For example, the first study is on the Fertile Crescent and the Sumerians. World History Detective provides some basic information but I want to delve deeper. I am going to learn alongside the children as my history knowledge is not that good. (I had the most AWFUL, BORING history teacher at school. Know where I am coming from? I spent more time outside the classroom than in or so it seems. I can still see her now and also my time spent outside on the benches!) I want our history to be fun!

Our 8 year old asked about whales the other day so I decided to find a Unit Study on Whales (Whale Tales by Amanda Bennett) which we started yesterday. Very interactive, videos to watch, books to read, word searches to do etc. Schooling here doesn’t always get done at a set time. Last night whilst letting our dinner go down I read an EXCELLENT book, Blue Whales by Patricia Hutchison (a library find). Richard and I learned stuff we never knew. Yes, of course we knew that blue whales are the largest creatures on earth but did you know that a small child could theoretically crawl into its nostril? How about that the fact that its tongue weighs as much as an elephant? The author, describing the blue whale in such a fashion, truly allowed us to visualize how BIG this creature is.

The 12 year old LOVES to learn new words. Two of our recent ones are ‘havering’ and ‘petrichor’, both of which came out of books we were reading aloud. Yes, I read aloud a LOT to these kids. Unless we are in a rush, I read to them after every mealtime. This not only allows the slower eaters to finish their meal but also allows us all to digest our food and relax a little. I hate rushing anywhere! SO with that in mind, and admittedly a little fed up with grammar, I decided to go with Vocabulary Virtuoso this year. These books provide the kids a set of new words each week with lots of lessons using the words in different ways. We’ll see how it works….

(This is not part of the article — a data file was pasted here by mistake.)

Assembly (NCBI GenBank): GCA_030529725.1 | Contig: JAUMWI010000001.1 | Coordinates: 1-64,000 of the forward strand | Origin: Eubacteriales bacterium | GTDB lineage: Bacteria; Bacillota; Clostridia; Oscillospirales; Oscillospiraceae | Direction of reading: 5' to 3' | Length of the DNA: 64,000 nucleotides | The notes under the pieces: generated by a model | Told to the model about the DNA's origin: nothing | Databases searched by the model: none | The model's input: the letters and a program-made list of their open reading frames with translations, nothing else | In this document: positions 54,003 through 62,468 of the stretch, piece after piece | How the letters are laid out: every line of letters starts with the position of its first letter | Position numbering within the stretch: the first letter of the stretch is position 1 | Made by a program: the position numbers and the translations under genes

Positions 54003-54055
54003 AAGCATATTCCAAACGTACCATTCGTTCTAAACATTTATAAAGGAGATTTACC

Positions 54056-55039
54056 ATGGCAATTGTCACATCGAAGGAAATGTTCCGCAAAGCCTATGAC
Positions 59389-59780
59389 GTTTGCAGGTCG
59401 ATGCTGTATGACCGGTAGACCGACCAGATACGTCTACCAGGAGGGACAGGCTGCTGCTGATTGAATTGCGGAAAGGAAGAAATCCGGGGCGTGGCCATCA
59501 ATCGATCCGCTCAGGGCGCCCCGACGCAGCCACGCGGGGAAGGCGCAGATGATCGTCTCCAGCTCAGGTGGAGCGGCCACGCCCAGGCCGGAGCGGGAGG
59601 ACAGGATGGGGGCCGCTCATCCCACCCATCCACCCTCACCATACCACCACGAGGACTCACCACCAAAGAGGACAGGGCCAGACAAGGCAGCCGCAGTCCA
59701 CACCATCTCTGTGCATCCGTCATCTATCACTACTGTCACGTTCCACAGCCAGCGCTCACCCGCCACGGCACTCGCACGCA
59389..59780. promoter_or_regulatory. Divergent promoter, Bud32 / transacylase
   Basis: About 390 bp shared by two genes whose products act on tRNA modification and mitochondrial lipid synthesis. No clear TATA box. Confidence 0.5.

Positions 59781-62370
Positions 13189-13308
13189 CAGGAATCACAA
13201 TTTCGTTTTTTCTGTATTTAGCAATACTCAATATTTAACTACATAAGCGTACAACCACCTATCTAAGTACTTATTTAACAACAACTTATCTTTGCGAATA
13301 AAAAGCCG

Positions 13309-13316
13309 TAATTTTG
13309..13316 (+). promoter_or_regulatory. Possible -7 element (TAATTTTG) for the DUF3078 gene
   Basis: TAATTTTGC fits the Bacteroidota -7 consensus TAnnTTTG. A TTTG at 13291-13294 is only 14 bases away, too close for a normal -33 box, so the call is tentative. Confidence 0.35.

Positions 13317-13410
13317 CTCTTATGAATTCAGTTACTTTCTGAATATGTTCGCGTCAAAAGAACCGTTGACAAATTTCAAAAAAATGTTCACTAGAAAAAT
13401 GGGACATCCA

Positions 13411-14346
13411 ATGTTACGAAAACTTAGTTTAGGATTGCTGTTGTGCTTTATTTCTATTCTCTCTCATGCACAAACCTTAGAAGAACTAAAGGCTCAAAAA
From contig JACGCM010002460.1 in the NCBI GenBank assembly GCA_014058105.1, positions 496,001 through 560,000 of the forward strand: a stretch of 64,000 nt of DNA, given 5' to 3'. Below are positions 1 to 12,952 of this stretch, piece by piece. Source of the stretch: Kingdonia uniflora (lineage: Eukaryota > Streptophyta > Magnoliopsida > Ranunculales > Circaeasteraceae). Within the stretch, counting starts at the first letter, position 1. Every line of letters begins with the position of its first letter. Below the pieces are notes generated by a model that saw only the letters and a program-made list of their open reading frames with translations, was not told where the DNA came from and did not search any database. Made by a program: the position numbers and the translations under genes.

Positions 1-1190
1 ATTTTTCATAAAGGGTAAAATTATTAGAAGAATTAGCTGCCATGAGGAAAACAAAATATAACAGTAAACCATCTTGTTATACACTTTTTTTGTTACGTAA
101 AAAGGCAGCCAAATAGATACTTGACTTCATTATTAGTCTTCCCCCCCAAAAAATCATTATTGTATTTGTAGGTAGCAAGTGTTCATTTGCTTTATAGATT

Several other bits getting added in also. When we were at Voice of the Martyrs, we picked up The Torchlighters Ultimate Activity Books – Heroes of the Faith. I haven’t had a chance to look at them in detail yet but will get there. That will be our Bible curriculum to start the year.

I have some other items planned too along with Building Thinking Skills on the computer. I don’t know about you but I LOVE logic games/puzzles. Right now our 8 year old is enjoying Rush Hour after having completed the Junior version at least a couple years back.

Depending on the state you live in depends on record keeping required. Let me encourage you, that no matter if your homeschool laws are easy, as they are for us. keep GOOD and DETAILED records. Your kids will thank you for it in later years PLUS if you ever have an issue you have the records to prove what you have done. Believe you me, you won’t remember them all in your head! I keep an Excel Spreadsheet on each child, for each year. If anyone was to ever question me, I could just print each record off. This also encourages you when you look back over the year to see what you have accomplished. I do not keep a record of every book each child reads but I do note down every book we read aloud and every book we share for school.

Hope this helps and that you have a wonderful and successful school year,

Liz

Leave a Reply

*